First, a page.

This rule evolved from a unanimity principle (unanimous consent), and the latter from the federative character of the Polish-Lithuanian Commonwealth, which was essentially a federation of countries. Each deputy to a Sejm was elected at a local regional sejm (sejmik) and represented the entire region. He thus assumed responsibility to his sejmik for all decisions taken at the Sejm. A decision taken by a majority against the will of a minority (even if only a single sejmik) was considered a violation of the principle of political equality.
It is commonly, and erroneously, believed that a Sejm was first disrupted by means of liberum veto by a Trakai deputy, Władysław Siciński, in 1652. In reality, however, he only vetoed the continuation of the Sejm's deliberations beyond the statutory time limit. It was only in 1669, in Kraków, that a Sejm was prematurely disrupted on the strength of the liberum veto, by the Kiev deputy, Adam Olizar.
In the first half of the 18th century, it became increasingly common for Sejm sessions to be broken up by liberum veto, as the Commonwealth's neighbours — chiefly Russia and Prussia — found this a useful tool to frustrate attempts at reforming and strengthening the Commonwealth. The Commonwealth deteriorated from a European power into a state of anarchy.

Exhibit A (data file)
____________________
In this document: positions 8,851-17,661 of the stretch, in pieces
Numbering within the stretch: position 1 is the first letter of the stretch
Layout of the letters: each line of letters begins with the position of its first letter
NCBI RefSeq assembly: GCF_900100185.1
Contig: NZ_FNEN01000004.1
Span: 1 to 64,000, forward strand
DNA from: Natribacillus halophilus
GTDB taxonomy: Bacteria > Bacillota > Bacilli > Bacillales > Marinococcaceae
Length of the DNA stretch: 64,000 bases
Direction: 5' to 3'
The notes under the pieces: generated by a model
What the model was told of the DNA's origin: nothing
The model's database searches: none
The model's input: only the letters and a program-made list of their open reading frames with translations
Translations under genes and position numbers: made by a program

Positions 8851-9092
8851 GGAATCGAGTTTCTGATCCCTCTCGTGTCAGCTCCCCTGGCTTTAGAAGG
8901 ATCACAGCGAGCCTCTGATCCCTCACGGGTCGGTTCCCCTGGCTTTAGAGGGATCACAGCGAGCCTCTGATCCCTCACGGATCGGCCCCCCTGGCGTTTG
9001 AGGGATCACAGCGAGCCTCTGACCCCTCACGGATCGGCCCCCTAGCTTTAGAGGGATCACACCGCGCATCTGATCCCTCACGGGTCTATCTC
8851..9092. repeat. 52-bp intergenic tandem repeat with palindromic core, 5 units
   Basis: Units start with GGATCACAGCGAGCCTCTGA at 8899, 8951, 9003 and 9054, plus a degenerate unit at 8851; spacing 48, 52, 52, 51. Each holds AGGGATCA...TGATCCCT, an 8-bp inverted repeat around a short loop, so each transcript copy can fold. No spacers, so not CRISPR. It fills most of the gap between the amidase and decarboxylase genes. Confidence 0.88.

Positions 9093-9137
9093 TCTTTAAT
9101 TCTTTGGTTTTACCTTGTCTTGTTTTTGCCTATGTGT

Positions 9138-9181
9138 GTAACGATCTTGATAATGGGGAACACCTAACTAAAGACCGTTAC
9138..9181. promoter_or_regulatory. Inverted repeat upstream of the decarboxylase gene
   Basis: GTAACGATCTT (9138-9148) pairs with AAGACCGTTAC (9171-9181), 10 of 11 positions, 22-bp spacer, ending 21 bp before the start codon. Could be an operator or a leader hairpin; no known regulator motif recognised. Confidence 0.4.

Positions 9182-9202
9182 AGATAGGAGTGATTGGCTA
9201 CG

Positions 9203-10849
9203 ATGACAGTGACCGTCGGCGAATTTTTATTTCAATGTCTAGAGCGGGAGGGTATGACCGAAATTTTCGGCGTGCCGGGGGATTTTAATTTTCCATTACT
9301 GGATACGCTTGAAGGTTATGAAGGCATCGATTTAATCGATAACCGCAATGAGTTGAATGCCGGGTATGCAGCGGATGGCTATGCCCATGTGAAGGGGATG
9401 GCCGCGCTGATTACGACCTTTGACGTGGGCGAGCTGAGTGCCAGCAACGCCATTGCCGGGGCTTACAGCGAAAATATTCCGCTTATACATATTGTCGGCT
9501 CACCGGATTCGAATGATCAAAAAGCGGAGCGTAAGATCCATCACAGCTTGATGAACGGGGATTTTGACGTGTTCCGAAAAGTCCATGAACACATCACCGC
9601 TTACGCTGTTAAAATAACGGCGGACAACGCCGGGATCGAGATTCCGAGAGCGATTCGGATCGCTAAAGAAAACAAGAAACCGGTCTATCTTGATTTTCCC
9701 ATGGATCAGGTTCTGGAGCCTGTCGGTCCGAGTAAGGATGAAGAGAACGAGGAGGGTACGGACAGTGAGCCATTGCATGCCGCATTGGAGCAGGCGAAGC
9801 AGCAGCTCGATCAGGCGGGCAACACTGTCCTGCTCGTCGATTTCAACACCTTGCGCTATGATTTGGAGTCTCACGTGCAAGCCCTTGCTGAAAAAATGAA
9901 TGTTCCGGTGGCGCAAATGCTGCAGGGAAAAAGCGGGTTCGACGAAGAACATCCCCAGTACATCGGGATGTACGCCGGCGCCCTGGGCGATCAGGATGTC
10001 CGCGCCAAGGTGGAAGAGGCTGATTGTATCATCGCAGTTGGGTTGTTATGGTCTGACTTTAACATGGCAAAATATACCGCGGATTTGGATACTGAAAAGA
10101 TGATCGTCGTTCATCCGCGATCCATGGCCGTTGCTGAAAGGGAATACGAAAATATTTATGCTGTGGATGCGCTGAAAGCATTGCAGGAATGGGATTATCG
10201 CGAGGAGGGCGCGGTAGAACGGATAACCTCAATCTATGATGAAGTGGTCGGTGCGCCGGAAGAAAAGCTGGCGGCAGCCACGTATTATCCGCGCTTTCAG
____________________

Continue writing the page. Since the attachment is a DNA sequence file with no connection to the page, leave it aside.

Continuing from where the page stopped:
After 1764 the liberum veto practically went out of use: the principle of unanimity did not bind "confederated sejms," and so deputies formed a "confederation" (Polish: konfederacja) at the beginning of a session in order to prevent its disruption by liberum veto.
The achievements of that constitution, however — claimed to be Europe's first modern codified constitution — were undone by another confederated sejm, meeting at Grodno in 1793. That Sejm, under duress from Russia and Prussia, ratified the penultimate, Second Partition of the Polish-Lithuanian Commonwealth.